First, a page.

JERUSALEM - Israeli TV stations predicted that acting Prime Minister Ehud Olmert's Kadima Party would win Tuesday's election by a smaller margin than expected, but it still could form a coalition to carry out his plan of drawing Israel's final borders.
Olmert has said his party, founded by Ariel Sharon before his debilitating stroke, only would govern with parties supporting his plan to separate from the Palestinians and establish Israel's borders by 2010. He has not said which ones he prefers as partners in a center-left coalition.
In Gaza, Hamas said it would resist Olmert's border plan.
A spokesman for Palestinian President Mahmoud Abbas said the PLO is ready to negotiate immediately the implementation of the U.S.-backed "road map" peace plan with the next Israeli government.
Elections officials said voter turnout was 63.2 percent, the lowest in the nation's history. A low turnout was seen as hurting Kadima and favoring small, ideological parties. Final results were expected Wednesday.
The Labor Party, which favors a negotiated settlement with the Arabs, came in a strong second.
The hard-line Likud, which dominated Israeli politics for three decades and opposes Olmert's plan to withdraw from much of the West Bank, came in a distant fourth, according to polls broadcast immediately after voting ended.
The surprise of the evening was the strong showing by two parties that had been considered marginal.
The hard-line Israel Beitenu Party of Avigdor Lieberman, who advocates redrawing Israel's borders to exclude Israeli Arabs, was expected to win 12-14 seats, making it the third-largest party in parliament. Opinion polls predicted Lieberman's party would win 10-15 seats.
Lieberman was the chief aide to former Prime Minister Benjamin Netanyahu. His party, which would like to redraw Israel's borders to include more Jews and exclude more Arabs, has two representatives in the current Knesset.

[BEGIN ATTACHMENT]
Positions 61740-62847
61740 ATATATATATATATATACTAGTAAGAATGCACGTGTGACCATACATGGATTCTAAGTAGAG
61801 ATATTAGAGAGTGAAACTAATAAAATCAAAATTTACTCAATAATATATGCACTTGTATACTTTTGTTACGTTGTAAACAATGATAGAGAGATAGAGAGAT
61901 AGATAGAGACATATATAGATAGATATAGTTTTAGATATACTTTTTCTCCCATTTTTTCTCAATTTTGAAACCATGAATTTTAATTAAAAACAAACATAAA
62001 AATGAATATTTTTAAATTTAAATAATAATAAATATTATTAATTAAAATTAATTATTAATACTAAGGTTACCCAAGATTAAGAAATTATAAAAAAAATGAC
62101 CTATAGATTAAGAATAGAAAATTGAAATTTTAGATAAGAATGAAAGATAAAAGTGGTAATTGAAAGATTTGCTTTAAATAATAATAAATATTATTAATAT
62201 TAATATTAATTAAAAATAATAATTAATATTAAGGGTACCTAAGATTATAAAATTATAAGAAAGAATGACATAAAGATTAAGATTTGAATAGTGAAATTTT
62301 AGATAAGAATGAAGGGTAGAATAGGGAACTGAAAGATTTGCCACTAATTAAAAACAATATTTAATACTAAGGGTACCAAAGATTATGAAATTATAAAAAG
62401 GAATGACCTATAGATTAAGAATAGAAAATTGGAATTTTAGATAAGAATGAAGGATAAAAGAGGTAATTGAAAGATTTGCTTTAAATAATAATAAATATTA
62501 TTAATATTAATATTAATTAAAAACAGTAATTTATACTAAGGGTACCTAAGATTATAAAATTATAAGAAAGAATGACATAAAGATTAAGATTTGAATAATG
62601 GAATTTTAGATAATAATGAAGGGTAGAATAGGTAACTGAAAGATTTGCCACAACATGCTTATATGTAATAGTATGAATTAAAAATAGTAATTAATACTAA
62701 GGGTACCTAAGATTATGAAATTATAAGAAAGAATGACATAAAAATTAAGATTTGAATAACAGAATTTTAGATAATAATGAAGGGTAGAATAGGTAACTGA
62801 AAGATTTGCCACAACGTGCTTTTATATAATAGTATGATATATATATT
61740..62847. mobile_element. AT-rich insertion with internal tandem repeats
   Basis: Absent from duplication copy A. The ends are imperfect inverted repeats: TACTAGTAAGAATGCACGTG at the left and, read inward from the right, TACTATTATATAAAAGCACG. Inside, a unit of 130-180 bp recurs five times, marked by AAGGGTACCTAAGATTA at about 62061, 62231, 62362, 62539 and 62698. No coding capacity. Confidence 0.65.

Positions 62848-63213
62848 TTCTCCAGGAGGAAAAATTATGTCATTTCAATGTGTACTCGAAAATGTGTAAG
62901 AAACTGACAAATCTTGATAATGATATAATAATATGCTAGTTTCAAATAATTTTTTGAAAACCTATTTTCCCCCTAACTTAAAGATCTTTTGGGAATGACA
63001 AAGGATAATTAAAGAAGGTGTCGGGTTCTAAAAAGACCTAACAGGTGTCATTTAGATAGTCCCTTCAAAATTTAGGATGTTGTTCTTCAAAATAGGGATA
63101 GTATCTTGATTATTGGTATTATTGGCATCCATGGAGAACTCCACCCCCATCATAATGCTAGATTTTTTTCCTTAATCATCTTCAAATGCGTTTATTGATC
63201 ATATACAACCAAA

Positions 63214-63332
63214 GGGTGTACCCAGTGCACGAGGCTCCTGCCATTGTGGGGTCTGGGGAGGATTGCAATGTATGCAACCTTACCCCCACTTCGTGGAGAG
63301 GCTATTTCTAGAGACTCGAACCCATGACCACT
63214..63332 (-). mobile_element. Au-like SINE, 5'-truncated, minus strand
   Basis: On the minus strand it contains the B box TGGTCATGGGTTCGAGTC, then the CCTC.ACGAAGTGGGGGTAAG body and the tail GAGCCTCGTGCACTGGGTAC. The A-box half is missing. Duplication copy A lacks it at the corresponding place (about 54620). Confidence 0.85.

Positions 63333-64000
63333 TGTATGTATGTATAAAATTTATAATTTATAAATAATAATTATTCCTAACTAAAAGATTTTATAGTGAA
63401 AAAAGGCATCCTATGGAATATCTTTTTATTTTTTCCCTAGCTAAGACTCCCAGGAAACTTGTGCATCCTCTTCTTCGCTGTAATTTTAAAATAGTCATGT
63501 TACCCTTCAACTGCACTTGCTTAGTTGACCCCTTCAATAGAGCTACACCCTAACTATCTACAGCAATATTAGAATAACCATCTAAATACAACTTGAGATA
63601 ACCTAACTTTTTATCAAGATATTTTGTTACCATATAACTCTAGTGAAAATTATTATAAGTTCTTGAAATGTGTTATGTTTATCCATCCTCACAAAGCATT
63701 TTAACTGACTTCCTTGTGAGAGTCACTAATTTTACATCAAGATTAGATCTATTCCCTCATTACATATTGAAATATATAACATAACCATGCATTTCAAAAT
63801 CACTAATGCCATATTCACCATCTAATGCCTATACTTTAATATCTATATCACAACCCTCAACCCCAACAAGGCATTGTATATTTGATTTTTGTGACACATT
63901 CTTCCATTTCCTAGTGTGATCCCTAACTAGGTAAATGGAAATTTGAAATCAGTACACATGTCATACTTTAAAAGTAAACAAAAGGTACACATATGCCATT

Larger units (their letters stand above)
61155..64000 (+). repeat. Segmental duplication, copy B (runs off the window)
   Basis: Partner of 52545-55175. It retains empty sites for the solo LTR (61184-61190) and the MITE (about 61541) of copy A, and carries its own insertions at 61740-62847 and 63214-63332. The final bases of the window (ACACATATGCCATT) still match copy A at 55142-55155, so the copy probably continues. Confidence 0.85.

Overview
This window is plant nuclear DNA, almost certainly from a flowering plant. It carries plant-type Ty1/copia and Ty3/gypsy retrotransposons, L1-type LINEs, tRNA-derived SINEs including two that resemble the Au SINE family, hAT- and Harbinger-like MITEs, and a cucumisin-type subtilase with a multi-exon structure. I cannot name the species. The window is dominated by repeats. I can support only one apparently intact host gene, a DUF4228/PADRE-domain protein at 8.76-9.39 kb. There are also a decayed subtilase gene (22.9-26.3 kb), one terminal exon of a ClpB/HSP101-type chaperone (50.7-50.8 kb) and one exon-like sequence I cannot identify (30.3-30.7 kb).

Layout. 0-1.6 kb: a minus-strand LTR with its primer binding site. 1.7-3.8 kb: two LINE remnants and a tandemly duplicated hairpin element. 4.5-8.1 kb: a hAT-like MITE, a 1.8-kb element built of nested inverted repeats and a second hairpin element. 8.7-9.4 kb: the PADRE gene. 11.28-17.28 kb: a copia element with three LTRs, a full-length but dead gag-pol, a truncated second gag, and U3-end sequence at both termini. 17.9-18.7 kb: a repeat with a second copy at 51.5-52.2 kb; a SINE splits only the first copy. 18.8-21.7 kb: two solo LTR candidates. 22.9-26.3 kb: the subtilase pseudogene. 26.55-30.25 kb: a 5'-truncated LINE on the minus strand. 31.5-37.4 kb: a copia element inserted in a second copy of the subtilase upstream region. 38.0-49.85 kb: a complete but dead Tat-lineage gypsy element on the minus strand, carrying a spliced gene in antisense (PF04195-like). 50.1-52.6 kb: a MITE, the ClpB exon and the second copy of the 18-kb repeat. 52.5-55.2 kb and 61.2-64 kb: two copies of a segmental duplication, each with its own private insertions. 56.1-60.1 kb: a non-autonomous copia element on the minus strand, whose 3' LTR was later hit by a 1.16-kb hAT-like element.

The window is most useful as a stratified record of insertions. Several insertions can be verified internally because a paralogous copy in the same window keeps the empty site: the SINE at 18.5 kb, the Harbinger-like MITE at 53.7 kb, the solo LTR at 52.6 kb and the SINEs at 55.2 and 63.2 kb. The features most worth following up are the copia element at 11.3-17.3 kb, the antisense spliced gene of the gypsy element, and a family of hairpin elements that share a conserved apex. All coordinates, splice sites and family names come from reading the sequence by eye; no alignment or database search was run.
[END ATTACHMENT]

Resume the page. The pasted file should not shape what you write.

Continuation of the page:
The Pensioners' Party, not represented in the current parliament, was expected to win 6-8 seats, and Kadima officials said the party was a natural coalition partner.
According to the TV projections, Kadima would win 29-32 seats in the 120-member parliament, Labor 20-22 seats and Likud 11-12 seats. Recent opinion polls showed Kadima winning 34 seats.
Analysts had said it would be a clear victory for Kadima if it won more than 35 seats.
The vote was billed as a historic referendum on Olmert's vision of the future of the West Bank after 39 years of military occupation.
Under Olmert's plan, Israel's partially completed West Bank separation barrier, expected to swallow about 8 percent of the area, would become the new border within four years, with some alterations.
Settlement blocs on the "Israeli" side of the barrier would be beefed up, while tens of thousands of settlers living on the other side would be uprooted.
"We will determine the line of the security fence, and we will make sure that no Jewish settlements will be left on the other side of the fence. Drawing the final borders is our obligation as leaders and as a society," Olmert wrote Tuesday in an op-ed piece published in the Hebrew-language Yediot Ahronot daily newspaper.